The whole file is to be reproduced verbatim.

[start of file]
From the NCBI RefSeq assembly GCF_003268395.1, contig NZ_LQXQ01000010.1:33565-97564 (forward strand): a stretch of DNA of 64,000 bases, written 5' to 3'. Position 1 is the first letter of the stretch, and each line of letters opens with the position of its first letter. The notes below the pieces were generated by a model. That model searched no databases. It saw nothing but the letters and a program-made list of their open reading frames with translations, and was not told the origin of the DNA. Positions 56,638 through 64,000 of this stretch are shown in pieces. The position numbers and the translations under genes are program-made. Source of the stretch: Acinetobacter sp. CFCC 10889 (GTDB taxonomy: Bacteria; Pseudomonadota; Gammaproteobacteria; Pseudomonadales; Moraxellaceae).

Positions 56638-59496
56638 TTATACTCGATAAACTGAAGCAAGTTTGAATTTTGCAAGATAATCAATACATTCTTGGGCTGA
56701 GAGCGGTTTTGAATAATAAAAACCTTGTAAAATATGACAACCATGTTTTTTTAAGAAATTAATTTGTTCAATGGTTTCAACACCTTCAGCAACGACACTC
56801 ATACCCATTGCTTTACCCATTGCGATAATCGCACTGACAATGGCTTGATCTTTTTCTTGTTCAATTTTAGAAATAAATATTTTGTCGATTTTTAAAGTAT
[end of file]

From the NCBI RefSeq assembly GCF_003268395.1, contig NZ_LQXQ01000010.1:33565-97564 (forward strand): a stretch of DNA of 64,000 bases, written 5' to 3'. Position 1 is the first letter of the stretch, and each line of letters opens with the position of its first letter. The notes below the pieces were generated by a model. That model searched no databases. It saw nothing but the letters and a program-made list of their open reading frames with translations, and was not told the origin of the DNA. Positions 56,638 through 64,000 of this stretch are shown in pieces. The position numbers and the translations under genes are program-made. Source of the stretch: Acinetobacter sp. CFCC 10889 (GTDB taxonomy: Bacteria; Pseudomonadota; Gammaproteobacteria; Pseudomonadales; Moraxellaceae).

Positions 56638-59496
56638 TTATACTCGATAAACTGAAGCAAGTTTGAATTTTGCAAGATAATCAATACATTCTTGGGCTGA
56701 GAGCGGTTTTGAATAATAAAAACCTTGTAAAATATGACAACCATGTTTTTTTAAGAAATTAATTTGTTCAATGGTTTCAACACCTTCAGCAACGACACTC
56801 ATACCCATTGCTTTACCCATTGCGATAATCGCACTGACAATGGCTTGATCTTTTTCTTGTTCAATTTTAGAAATAAATATTTTGTCGATTTTTAAAGTAT